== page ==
Health Notes

Keeping the Beat

by Katina Granger on August 26, 2016

On average, your heart beats 80 times a minute.

That’s 4,800 times every hour.

115,200 times every day.

Over the course of a year, your heart will register more than 42 million heartbeats.

Keeping your heart healthy and strong is essential for everyone and doing so means avoiding risks and making smart choices. And while many people associate heart disease with men, it’s just as important for women.

“Most women are not as healthy as they think,” said Katie Triplett, MSN, APRN-BC, a cardiovascular nurse practitioner and chest pain coordinator at Methodist Hospital. “An estimated 44 million women in the U.S. are affected by cardiovascular diseases. Right now, 90 percent of women have one or more risk factors for heart disease and stroke. It’s the No. 1 killer of women, causing one in three deaths. Every 80 seconds, a woman dies from heart disease or stroke.”

So what are those risk factors men and women need to keep in mind?

  • High blood pressure
  • High blood cholesterol
  • Diabetes and pre-diabetes
  • Smoking
  • Being overweight or obese
  • Being physically inactive
  • Having a family history of early heart disease
  • Having a history of preeclampsia during pregnancy
  • Unhealthy diet
  • Age (55 or older for women)

Watch these videos from Methodist Physicians Clinic providers on caring for your heart.

After menopause, women are more apt to develop heart disease because their body’s natural production of estrogen drops. Women who have gone through early menopause – either naturally or because of a hysterectomy – are twice as likely to develop heart disease as women of the same age who have not yet gone through menopause. That’s why it’s so important for you to avoid other risk factors and check in regularly with your family physician.

“A well-woman visit is a yearly exam where your doctor can assess your health, including risk factors for developing cardiovascular disease,” said Dr. Charles Olson, cardiology medical director at Methodist Hospital. “It is important to keep this annual appointment.”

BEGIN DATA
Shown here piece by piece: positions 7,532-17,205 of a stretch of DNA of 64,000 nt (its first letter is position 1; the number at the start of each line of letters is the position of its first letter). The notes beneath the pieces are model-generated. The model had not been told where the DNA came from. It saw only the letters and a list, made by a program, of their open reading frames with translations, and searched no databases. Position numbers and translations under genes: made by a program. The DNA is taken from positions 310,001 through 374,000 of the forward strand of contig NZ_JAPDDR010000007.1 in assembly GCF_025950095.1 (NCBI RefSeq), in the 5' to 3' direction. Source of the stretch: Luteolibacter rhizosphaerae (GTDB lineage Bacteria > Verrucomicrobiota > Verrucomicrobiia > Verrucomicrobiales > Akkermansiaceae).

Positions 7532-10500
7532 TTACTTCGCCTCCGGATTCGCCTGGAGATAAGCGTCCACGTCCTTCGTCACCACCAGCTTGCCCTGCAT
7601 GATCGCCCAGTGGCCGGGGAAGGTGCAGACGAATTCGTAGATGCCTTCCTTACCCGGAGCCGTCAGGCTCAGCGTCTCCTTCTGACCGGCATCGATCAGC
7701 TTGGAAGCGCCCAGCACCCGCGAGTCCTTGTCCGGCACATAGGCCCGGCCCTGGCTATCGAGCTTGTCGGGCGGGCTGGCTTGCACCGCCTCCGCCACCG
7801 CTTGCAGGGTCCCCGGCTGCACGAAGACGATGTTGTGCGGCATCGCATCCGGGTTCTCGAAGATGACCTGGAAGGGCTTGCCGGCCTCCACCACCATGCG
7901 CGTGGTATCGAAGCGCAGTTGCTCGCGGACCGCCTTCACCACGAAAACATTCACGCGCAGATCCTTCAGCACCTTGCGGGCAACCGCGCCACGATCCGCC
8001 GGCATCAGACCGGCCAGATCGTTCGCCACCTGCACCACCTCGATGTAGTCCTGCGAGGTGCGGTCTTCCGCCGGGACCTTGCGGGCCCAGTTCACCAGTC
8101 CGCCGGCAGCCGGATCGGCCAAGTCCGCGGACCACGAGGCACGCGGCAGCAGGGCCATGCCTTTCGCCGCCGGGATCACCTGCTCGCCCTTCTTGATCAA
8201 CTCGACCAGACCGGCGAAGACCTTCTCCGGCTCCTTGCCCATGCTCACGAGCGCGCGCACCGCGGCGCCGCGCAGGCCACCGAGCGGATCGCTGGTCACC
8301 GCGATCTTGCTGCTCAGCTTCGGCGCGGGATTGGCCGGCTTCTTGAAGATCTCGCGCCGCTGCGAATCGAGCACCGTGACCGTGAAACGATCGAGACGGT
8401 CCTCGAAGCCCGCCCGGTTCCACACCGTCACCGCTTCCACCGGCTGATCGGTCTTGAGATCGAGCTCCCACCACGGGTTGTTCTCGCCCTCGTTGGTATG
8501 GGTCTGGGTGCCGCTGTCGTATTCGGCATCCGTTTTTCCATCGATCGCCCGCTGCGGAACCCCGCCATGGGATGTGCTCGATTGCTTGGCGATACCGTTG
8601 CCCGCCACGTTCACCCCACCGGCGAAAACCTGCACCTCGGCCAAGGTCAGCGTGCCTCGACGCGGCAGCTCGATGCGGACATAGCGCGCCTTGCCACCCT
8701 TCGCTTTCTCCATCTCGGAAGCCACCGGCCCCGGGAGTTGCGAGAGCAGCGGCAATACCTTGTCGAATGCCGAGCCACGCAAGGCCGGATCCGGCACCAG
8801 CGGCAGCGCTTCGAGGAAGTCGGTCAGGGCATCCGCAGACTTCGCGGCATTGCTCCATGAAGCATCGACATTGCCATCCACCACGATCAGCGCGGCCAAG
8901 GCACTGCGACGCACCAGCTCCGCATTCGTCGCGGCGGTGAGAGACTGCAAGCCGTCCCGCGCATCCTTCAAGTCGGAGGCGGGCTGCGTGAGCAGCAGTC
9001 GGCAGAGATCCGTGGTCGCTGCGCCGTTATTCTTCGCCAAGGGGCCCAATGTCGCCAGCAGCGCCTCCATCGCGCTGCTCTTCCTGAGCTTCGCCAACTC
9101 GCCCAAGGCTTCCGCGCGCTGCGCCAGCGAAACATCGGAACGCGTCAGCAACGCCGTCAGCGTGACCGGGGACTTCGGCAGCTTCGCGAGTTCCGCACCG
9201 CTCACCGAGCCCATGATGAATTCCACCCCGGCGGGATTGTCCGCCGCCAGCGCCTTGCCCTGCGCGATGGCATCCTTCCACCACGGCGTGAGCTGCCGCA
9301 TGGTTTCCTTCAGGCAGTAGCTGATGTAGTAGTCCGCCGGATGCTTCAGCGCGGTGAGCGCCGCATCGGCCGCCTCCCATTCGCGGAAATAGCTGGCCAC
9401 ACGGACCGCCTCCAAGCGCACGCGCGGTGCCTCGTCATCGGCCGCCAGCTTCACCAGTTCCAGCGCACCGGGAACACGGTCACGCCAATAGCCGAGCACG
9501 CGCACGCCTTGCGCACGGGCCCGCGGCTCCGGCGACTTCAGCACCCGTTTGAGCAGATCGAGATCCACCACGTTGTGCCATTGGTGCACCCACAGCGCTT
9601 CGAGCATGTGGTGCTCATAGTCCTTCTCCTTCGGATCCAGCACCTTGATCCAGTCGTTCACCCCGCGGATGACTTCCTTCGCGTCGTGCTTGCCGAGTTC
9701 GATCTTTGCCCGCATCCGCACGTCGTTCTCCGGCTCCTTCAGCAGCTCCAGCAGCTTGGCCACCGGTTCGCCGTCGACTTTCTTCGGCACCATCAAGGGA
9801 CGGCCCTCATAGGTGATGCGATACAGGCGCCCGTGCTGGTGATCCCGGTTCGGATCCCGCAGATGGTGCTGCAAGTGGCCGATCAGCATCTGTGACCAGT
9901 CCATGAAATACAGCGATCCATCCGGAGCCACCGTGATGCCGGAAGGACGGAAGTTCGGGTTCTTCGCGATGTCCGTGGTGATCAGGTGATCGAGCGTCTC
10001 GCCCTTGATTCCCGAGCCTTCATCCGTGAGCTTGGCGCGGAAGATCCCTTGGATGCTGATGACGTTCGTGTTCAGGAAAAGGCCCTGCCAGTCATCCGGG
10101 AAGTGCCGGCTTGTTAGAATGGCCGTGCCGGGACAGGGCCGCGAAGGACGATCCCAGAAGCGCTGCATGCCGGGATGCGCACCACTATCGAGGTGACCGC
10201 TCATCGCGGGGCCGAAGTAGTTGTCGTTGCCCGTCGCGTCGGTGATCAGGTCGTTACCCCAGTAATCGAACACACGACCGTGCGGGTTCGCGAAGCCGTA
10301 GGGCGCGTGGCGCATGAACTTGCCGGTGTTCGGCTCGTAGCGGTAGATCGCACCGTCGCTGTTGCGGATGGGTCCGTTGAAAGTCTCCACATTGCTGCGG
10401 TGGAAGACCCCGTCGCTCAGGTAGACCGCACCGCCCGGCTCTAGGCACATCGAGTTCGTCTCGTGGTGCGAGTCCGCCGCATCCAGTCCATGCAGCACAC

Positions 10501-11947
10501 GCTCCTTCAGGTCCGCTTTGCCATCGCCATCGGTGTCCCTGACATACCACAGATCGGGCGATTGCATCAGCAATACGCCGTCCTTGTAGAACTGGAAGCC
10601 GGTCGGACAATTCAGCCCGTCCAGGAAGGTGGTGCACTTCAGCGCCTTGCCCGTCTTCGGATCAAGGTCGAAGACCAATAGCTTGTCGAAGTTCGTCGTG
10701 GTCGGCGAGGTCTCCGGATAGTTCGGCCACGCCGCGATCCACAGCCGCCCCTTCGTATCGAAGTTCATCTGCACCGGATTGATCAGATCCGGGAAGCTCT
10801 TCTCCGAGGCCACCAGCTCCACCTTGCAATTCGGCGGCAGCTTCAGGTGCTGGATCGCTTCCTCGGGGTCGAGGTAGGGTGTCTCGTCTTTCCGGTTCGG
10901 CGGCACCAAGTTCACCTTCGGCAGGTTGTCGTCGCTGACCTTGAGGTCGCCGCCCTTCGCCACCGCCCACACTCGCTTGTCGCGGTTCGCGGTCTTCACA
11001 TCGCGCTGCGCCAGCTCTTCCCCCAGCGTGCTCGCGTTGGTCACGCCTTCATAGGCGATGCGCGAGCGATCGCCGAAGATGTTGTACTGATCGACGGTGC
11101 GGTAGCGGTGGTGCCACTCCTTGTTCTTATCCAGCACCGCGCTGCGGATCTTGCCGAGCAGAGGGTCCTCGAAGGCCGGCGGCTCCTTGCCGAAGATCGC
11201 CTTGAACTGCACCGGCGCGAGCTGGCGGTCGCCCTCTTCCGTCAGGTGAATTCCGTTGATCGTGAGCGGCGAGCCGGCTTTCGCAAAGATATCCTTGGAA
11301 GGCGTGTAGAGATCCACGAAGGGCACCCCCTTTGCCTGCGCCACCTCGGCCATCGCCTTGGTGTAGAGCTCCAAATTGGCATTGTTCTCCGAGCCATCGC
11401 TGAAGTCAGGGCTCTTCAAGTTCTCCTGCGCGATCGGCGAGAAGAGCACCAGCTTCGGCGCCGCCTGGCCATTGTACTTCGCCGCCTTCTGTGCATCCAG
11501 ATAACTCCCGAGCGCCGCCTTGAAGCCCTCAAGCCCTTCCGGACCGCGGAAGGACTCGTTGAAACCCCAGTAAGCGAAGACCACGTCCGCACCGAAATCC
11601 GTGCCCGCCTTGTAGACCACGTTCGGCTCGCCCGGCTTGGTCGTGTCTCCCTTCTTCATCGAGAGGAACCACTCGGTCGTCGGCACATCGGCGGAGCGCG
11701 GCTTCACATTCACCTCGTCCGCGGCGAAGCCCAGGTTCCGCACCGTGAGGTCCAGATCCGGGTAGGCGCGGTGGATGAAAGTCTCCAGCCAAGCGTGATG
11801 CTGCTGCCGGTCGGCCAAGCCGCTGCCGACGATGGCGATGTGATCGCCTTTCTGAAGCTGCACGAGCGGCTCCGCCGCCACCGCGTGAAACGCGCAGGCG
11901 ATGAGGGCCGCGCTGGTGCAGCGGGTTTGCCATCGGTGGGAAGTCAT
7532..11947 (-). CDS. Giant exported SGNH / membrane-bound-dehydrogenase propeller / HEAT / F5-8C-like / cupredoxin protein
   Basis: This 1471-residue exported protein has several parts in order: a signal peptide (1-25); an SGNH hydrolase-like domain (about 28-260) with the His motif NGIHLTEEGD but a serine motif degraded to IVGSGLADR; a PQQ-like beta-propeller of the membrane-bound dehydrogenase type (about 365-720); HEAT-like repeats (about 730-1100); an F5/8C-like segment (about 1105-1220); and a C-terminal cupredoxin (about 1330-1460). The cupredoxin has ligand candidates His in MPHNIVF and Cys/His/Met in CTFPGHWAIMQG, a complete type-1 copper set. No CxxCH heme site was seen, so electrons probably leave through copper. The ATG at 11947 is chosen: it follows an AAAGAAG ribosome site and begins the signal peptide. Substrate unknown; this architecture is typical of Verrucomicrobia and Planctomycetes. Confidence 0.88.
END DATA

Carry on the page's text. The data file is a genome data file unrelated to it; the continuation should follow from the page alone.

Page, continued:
And what should you talk about with your doctor?

“Don’t be afraid to ask important questions!” said Kim Robison, MSN, RN, PCCN, a cardiac unit educator at Methodist Hospital. “Talk to your health care provider about your family history, smoking history, current diet, blood pressure and weight. Ask him or her what you can do to decrease your chances of developing cardiovascular disease.”

“You will want to take those extra steps to decrease your risk factors, including choosing heart-healthy foods and exercising regularly,” said Dr. Olson.

Taking steps today can ensure a healthy heartbeat tomorrow and beyond.

Go RedMethodist Health System is a proud sponsor of the 2016 Omaha Go Red For Women Expo. The event is aimed at educating and inspiring women to make lifestyle changes for better heart health.

Katina Granger is a blogger and PR/Social Media Specialist for Methodist Health System.
Contact Katina at
Katina Granger


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